Tuesday, January 06, 2004

< geek on >

I'm reading a book called "The Wiz Biz" by Rick Cook. I'm also reading Sun Tzu's "The Art of War" as part of my ongoing attempt to read something other than fantasy/sci-fi pulp, but that's a separate review. The concept of "The Wiz Biz" is that a computer programmer gets summoned into this other world by a great wizard and is drafted into a war against the Bad Guys. He then uses his knowlege of programming to write a magic compiler which he programs "spells" into.

The concept is really cool but I'm stuck with a dilemma. Cook sprinkles the story with bits and pieces of jargon and the occasional insider joke. At one point the main character creates an interpreter demon that pops into existence looking like Gerald Sussman, and he wonders to himself if the little demon speaks with a lisp (haha)[1]. Unfortunately, the author never goes into the depths of detail I would require to get truly involved in the concept.

For a self-taught programmer or someone in their first year of comp-sci education, the book would be wonderful. But Cook relegates all the internal workings of the magical compiler to one or two sentences - "Wiz slaved over the compiler and debugger, working out the kludgy hacks until his spell functions began to work properly" sort of thing. Beginners tend to treat compilers the same way - plug in source code, and magically, voila! A program appears. But for someone who has actually written a compiler, I want to know what the hell he is tokenizing[2]. What are the basic assembler-style magical commands? Are they atomic or is there a base unit of magical information like a bit?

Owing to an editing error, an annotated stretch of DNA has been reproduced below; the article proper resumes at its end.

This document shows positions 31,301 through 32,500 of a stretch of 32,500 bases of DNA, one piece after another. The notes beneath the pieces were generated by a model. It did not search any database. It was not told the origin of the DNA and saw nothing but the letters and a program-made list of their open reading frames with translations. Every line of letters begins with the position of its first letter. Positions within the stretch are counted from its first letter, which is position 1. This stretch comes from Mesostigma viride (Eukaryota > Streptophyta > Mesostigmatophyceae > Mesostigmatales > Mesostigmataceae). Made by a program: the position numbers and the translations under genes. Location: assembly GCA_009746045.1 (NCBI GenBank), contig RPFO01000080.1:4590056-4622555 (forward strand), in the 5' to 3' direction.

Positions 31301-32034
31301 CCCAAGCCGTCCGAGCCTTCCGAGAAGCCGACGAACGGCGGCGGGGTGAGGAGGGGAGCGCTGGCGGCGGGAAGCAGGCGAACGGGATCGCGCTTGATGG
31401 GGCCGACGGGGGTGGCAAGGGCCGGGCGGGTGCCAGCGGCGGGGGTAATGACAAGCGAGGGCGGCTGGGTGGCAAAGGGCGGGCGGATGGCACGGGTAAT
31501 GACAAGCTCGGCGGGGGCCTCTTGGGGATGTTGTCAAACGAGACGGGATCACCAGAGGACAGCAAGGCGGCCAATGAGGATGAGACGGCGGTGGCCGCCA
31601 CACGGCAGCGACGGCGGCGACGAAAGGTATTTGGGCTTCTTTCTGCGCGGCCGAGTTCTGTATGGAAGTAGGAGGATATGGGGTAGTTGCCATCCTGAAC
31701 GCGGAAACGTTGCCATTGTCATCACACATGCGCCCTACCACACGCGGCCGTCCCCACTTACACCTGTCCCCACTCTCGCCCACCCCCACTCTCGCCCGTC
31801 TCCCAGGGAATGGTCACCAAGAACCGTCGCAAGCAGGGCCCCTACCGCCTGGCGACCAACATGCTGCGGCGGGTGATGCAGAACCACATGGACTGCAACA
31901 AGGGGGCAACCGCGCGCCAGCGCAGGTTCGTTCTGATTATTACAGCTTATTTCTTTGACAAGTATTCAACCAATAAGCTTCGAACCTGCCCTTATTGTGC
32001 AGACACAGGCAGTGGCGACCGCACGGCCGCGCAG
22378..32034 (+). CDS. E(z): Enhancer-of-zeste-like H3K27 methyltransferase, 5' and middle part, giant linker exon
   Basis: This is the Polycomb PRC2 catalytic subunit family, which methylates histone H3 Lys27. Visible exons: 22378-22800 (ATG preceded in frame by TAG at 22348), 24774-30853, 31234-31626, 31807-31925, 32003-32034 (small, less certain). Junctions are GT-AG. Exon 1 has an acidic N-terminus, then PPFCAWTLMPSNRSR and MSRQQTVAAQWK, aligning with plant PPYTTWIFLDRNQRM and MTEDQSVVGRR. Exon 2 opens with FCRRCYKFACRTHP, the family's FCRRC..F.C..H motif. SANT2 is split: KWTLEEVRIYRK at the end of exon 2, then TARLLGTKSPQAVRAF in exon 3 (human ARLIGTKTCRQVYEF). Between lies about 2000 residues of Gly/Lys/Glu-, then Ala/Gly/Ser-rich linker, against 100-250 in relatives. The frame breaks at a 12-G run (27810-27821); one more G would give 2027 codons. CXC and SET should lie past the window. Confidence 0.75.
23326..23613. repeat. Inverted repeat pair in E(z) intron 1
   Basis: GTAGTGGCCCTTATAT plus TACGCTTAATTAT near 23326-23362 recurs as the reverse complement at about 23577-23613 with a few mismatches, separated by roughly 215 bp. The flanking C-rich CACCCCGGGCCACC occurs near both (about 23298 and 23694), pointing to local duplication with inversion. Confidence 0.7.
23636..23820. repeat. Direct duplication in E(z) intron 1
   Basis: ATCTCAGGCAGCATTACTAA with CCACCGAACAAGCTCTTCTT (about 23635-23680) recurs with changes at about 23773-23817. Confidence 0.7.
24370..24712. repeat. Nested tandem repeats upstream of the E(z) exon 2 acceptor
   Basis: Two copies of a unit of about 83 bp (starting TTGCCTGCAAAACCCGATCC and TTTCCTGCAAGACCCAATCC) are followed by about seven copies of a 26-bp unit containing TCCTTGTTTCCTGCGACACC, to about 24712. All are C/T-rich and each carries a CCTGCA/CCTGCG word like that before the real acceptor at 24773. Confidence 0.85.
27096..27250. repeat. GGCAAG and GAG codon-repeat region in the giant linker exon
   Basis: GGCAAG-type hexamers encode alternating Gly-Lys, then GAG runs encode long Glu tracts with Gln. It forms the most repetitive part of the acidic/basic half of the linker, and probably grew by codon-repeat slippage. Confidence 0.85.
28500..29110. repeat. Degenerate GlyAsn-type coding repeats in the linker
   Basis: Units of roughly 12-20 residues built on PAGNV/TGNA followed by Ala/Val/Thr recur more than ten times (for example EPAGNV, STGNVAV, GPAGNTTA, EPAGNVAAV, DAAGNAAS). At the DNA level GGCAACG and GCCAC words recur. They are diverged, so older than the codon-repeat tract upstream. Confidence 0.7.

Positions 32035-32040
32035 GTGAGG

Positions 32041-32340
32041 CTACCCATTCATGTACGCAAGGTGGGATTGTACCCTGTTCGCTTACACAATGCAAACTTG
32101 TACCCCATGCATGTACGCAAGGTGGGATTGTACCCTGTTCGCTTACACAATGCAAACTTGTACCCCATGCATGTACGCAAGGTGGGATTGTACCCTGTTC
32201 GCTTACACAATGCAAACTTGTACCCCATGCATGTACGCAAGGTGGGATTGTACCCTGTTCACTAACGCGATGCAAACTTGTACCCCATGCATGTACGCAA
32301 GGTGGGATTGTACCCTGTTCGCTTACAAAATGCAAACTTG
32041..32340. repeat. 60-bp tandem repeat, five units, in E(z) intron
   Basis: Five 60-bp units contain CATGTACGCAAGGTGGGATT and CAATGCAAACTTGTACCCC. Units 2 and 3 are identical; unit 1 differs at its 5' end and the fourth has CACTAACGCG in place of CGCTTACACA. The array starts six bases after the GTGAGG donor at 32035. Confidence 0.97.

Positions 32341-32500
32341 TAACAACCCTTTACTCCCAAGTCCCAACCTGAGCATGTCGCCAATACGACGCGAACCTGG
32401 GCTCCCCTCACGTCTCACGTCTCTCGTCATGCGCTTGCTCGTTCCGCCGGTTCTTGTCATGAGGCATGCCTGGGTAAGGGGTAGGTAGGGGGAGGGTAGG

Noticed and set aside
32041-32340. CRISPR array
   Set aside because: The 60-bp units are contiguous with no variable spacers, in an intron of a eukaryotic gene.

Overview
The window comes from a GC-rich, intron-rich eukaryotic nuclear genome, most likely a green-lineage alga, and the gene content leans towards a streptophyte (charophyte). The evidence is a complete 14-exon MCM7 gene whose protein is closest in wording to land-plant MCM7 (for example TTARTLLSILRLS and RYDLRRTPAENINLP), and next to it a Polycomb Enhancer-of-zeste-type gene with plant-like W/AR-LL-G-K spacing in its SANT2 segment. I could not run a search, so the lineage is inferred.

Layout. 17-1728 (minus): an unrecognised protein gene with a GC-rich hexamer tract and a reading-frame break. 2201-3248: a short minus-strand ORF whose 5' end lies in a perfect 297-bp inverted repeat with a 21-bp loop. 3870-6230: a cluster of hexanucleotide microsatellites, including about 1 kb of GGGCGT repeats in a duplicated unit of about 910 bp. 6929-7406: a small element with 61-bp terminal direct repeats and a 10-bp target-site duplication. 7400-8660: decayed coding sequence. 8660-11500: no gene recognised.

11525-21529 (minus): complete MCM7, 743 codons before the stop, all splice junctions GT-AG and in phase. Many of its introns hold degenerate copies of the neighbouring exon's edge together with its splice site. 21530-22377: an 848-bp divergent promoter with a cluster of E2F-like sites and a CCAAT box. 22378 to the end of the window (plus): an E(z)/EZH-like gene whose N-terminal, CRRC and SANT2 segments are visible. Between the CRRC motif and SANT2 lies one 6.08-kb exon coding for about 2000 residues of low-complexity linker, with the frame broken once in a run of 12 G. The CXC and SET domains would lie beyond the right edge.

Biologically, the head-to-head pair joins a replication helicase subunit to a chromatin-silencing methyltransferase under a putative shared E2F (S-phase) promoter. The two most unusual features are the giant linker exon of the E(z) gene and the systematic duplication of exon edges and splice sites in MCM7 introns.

It's very frustrating to have such a promising concept with so little followthrough. At the same time I realize if the book was as geeky as I want it to be it would never sell. You can't write a fantasy novel about frame allocation and type-hierarchies and expect it to sell well to the general pulp audience. I just wish you could, cause I would love a book like that.

[1] Gerald Sussman is a famous computer scientist who wrote one of the quintessential books about the structure of programming languages. The book uses a language called Lisp for its examples.

[2] Or would that be tolkienizing?

< / geek off >

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